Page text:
There is a lot of crappy television out there that I do not even have cable. I have the internet, Pandora, Netflix, and that is basically it. I don’t have time to waste on commercials trying to sell me more crap and the time I want to spend in front of the screen needs to really catch my eye because chances are I am multitasking anyways. I have to find a show truly amazing overall to devote my entire attention to it. But when I get exposed to really wonderful show I stick with it. That Dramatic-Arts-Major side of my brain shows up and says “hey there is an intelligent, witty and fun artistic show- watch it!”.
That said, I have recently been exposed to the T.V. series Bones and have been on Netflix watching episode after episode. I am like that. I find a show that I love and watch it continuously. But Bones is different, because it not only gets the personalities correct with each character (and I love seeing the ‘Matrix guy’ from Grandma’s Boy making appearances), but it also has informative, scientific worth. I learn a lot about, well it is called “Bones”.
This is nice because college really sucked when it came to learning about bones. We did not devote nearly enough time to researching bones. My college was on the quarter system so there were only 10 weeks to learn everything you can about bones. And 10 weeks is not nearly enough time to learn EVERYTHING about bones. Especially when you want to go on educating people about their bodies and bones play a huge role in that.
When I look at someone, anyone, just standing on the street, I think about their bones. I think about posture, the orientation and the discomfort most people must feel in their own bodies. I think this way more as an injured personal trainer and lifestyle coach than I ever did before I was injured. I know there are many of us out there who live in pain, but most ignore it. At my old gym the motto was always “no pain, no gain”. Well that worked out well for me. My bones got pulled too close together, muscles too tight, discs too close. Degeneration started and progressed at a rapid rate. This method of “no pain, no gain” clearly did not work for me. I can not only imagine what all the male trainers who worked out beside me must feel in their own bodies, I know it.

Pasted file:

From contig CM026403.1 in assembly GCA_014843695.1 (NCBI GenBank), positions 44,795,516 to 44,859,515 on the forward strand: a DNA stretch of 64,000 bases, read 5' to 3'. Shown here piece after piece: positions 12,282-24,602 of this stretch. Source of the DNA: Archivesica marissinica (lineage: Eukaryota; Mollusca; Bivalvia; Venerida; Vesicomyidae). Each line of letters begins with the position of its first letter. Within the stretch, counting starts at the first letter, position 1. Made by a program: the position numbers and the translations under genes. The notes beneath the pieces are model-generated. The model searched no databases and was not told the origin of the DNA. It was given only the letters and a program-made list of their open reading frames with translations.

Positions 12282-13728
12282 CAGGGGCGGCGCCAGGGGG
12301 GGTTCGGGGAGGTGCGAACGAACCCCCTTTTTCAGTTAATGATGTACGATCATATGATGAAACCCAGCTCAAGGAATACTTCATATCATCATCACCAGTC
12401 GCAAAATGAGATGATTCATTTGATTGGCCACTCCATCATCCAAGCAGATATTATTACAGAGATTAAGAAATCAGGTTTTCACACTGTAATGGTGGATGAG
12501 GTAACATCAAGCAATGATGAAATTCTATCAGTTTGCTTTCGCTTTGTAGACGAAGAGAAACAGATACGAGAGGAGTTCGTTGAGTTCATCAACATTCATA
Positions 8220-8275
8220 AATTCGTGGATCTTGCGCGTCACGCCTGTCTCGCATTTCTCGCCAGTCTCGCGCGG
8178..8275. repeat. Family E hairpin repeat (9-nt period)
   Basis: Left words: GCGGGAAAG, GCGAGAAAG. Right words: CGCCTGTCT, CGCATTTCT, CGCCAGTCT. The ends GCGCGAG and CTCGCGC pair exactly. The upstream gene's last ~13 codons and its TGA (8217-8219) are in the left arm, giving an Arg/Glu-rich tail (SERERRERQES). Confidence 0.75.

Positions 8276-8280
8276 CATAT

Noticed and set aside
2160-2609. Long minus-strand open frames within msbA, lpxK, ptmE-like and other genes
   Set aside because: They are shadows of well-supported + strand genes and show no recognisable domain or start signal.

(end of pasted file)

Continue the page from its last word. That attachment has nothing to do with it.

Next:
When you strength train, and you lift weights and pull resistance over and over again while ingesting vast amounts of protein in various forms, you build muscle, lots of muscle. But our bones are only designed to hold so much weight. It becomes too much effort for our muscles to hold all that weight which attach onto our bones through tendons. Our ligaments (they attach bone to bone) also pull too tight. Bones are forced closer together. Discs do not rebuild themselves. And the cartilage that lies between our bones to protect us when we move, degenerates. As our muscles pull tighter, we lose range of motion to protect the injured areas and we ignore the injury for far too long.
Some of us have larger bones and can handle more weight. Some of us can’t. Our bones dictate how we can move and how much weight we can put on our bodies. If our bones do not line up correctly, we do not move correctly. I see this everyday. I see how the cashier is stressing her calves, knees, hips and shoulders from standing in heels all day. I can pick out people who sit on the couch most of the time, sit at a computer or desk, people that stand and people that move. Most people let their primary muscles relax and secondary muscles do the work of the primary muscles. This is why pain happens.
For example, If your erector spinae (the muscles that runs vertically down your spine) is doing the work of your rectus abdominis, transverse abdominis and obliques, your back is going to hurt. The rectus abdominis is suppose to be a larger muscle. It is designed to be the support of your belly, not your erector spinae. Another examples, people who sit at desks. Head tilts forward and forces the pectoralis major and minor (chest muscles) to do the work of the rhomboids and trapezius. Proper posture discuses more about the importance of alignment.
When I watch Dr. Brennan on Bones discuss the obvious solution of some scenario because of the small shape on the distal end of a particular bone it excites me. I feel I can relate to her. I just think more in terms of the sociological relationship to existing bodies rather than to dead ones. I feel like I should go up to that Jo Shmo on the street and tell him “if you only engage your abdominal muscles and lied in static back every day you would be in less pain and your bones would thank you”, or tell that guy at the gym who is clearly lifting too much weight to read this article about back injuries being the most common and how most people do not work out correctly.
But alas, all I do is write a blog about it and hope people will read and spread the word about their bones, their muscles, and their physical health. Maybe a few will think that they need more help with that and ask for it from me. Because you have to love bones and understand them to be a proper trainer and lifestyle coach and be able to avoid injury whilst training your clients.